# Given the Turing machines M1 and M2, is L (M1) = L (M2)? is decidable?

I thought to reduce from the halting problem to conclude undecidability, yet I don't know how to do it. Perhaps the problem reduces to other decidable problem, and thus it is also decidable?

• It has been a few years since my theory course but if I recall right, that is undecidable. Look into Rice's theorem, it may be useful for this. Jan 9, 2021 at 10:37
• I suggest you keep trying. Jan 9, 2021 at 10:45
• @HankIgoe I did it differently as according to you you would by Rice's theorem? Jan 9, 2021 at 21:47
• @Paradojin Here is a demonstration of how it can be done with Rice's theorem, if you're interested: cs.stackexchange.com/questions/19876/… Jan 10, 2021 at 10:03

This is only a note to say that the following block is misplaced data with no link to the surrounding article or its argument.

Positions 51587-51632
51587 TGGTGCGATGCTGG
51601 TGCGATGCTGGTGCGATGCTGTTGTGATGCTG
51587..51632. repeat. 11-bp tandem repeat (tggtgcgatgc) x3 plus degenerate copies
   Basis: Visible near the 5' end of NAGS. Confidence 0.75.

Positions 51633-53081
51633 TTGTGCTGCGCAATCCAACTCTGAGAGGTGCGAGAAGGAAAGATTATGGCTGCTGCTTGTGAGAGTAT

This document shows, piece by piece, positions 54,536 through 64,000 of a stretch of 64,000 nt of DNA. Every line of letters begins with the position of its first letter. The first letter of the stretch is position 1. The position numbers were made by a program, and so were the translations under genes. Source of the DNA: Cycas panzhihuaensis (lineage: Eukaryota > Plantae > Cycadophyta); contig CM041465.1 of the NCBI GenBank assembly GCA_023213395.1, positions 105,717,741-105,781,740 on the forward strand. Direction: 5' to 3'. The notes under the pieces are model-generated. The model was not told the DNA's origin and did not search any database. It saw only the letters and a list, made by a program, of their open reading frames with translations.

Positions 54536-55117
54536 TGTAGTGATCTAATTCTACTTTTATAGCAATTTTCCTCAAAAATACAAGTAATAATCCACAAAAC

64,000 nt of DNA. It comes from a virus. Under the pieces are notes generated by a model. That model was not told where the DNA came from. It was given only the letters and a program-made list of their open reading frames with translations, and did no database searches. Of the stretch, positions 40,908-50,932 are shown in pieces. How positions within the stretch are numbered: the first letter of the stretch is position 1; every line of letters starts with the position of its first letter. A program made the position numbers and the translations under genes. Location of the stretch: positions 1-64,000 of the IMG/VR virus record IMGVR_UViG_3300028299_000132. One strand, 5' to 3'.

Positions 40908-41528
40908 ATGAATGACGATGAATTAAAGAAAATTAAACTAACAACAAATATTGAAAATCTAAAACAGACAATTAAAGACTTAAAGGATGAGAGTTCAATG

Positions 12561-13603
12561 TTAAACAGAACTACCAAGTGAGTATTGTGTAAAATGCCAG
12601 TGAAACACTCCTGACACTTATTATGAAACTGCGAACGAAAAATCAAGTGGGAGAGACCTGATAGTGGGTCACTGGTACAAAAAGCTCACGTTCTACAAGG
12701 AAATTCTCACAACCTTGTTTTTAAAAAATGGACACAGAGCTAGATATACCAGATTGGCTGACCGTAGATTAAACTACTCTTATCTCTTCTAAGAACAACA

## 1 Answer

As you suggested, think how to reduce from the halting problem $$Halt_{TM} = \{ \langle M, w\rangle: \text{M halts on w} \}$$. On input $$\langle M, w\rangle$$, the reduction should output a pair of TMs $$\langle K_1, K_2\rangle$$; such that $$M$$ halts on $$w$$ iff $$L(K_1) = L(K_2)$$.

This is somehow a basic reduction that can be done by standard tricks, so it would be a nice exercise to solve it alone. Here is a hint.

Hint: you can simplify things by fixing one of the machines $$K_1$$ or $$K_2$$ to be a constant machine that recognizes some fixed language. Then, think how to define the other machine depending on the reduction's input $$\langle M, w\rangle$$.

• thanks this helped me a lot! Jan 9, 2021 at 17:19
• You're welcome. I'm glad it did help. Jan 9, 2021 at 17:20